DIY financial investing: The s


DIY financial investing: The stock market

The idea of pooling resources together and of forming partnerships is as old as man.

DIY financial investing: The s


Imagine a prehistoric hunt with various participants. It would have been a brutal affair, to be sure, but the basics are there: various individuals contribute and in the end, the profits are shared.

A more modern example (although no less brutal) can be of three friends who together own a butchery. The interesting difference between an ongoing business and a once-off hunt,  however, is that an individual can sell her part of the business. So if one of the friends become vegetarian and wants to quit, then she can get someone to buy her share of the business at an agreed price. This new person will now own a third of the butchery and receive a third of the profits.

Public or listed companies are generally enormous with thousands of shares. But the basics are essentially the same. Each share is a small part of the business. The owner of that share owns a small part of the business, and gets a part of the profits once or twice a year.

This part of the profits, which is paid out to shareholders, is known as a dividend. All the profits are not usually paid out as dividends, some of it remains in the company and is used to expand the company. If the company becomes bigger, then the price of each share will go up.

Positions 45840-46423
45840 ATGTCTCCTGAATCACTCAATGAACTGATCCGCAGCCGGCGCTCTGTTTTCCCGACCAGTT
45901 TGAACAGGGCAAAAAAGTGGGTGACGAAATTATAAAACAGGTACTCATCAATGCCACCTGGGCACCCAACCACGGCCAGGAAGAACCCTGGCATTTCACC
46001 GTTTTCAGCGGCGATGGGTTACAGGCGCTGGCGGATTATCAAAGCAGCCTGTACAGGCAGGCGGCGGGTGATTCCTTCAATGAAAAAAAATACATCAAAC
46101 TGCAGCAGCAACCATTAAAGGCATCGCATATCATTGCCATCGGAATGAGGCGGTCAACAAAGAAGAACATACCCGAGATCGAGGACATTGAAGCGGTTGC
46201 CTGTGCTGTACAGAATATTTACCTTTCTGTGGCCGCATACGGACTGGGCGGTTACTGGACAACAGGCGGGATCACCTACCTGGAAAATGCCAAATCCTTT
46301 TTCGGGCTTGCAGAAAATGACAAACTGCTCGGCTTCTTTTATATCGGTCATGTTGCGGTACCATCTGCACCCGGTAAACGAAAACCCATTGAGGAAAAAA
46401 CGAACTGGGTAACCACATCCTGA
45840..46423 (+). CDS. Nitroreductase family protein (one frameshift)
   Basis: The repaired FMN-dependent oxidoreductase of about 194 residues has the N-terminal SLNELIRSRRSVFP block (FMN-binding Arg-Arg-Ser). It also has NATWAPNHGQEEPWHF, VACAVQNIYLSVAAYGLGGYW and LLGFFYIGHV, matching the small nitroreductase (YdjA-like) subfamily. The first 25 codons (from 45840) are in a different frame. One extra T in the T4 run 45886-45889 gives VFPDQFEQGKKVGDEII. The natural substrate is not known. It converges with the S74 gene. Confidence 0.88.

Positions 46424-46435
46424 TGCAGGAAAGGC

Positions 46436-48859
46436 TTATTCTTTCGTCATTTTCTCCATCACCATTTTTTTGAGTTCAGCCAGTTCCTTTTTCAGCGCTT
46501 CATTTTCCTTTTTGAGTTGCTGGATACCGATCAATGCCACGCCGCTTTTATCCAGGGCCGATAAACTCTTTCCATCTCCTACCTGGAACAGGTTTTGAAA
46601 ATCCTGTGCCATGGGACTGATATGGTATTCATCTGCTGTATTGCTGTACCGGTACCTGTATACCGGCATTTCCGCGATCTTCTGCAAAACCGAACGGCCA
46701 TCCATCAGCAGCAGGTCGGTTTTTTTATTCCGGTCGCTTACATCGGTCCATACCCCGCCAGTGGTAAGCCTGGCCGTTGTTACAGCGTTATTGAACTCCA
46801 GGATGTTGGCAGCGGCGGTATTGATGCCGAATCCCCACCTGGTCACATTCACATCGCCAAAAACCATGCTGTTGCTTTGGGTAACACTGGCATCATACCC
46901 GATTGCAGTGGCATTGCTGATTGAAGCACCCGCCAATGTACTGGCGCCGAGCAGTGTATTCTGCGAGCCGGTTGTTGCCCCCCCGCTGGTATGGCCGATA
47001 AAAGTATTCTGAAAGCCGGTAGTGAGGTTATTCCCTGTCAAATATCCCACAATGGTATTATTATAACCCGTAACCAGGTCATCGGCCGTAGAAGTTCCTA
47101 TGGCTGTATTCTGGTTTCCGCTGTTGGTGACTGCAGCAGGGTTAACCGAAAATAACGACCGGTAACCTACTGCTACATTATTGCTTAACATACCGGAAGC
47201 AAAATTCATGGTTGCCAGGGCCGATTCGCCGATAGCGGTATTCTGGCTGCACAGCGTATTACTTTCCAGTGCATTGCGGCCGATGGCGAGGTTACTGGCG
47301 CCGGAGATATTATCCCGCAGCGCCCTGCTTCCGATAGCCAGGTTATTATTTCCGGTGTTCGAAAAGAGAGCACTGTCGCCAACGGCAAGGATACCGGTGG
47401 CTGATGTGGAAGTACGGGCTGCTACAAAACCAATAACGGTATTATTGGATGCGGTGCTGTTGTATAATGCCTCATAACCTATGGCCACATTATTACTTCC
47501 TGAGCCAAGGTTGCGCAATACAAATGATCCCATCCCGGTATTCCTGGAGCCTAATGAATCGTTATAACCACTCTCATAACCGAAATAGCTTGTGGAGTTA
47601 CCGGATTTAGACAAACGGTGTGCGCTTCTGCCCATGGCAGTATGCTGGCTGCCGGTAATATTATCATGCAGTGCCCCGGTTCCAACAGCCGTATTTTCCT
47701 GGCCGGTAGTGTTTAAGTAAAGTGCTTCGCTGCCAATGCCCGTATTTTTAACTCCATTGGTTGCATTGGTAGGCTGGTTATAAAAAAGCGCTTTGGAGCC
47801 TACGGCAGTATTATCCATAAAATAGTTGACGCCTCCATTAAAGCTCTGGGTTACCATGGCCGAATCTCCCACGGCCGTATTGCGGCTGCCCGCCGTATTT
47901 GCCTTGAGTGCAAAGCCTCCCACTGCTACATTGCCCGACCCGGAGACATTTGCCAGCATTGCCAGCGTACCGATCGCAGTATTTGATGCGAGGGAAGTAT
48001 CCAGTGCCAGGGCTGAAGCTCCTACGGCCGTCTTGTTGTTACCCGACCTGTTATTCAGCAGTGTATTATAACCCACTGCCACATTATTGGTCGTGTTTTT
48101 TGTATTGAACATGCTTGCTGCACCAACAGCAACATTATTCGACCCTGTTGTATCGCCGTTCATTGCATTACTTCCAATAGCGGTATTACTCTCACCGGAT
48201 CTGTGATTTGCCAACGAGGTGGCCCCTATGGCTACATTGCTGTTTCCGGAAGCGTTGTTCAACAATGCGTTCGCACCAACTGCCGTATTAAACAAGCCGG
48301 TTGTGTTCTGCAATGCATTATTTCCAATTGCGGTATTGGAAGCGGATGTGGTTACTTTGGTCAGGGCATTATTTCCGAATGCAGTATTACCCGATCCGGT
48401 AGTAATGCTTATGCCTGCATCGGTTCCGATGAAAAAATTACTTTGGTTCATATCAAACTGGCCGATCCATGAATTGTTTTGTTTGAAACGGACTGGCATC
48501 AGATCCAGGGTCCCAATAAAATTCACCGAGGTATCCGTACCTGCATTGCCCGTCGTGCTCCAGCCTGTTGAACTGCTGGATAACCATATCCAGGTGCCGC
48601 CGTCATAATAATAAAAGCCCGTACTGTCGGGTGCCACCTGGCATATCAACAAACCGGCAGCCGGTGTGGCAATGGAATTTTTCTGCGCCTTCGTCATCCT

The difference between a small partnership and a listed company?

If your butchery gets into financial trouble, then you as an owner of the business might be held accountable. This is not the case for a listed company. The company itself is a legal entity and can get sued, but you as a shareowner will not be held responsible. In this regard, your loss is limited to what you paid for your share, because if the company goes bankrupt, then your share of the business will obviously be worthless.

Also read: DIY financial investing: Save to invest

Another advantage to owning shares, also known as stocks, in listed companies is that it is very liquid. You do not have to find someone who will buy your shares when you want to sell them, and you do not have to ask the other owners of the company whether they mind. All buying and selling are done through a stock exchange and with a modern stock exchange, you simply have to let them know electronically that you want to buy or sell a certain amount of shares at a certain price.

If there is someone else on their system with whom a deal is possible, then your request will be executed. The stock exchange does, of course, take a commission, but this is generally not high.

But why would you want to buy shares in listed companies? And what should be your strategy? We look at these questions next week.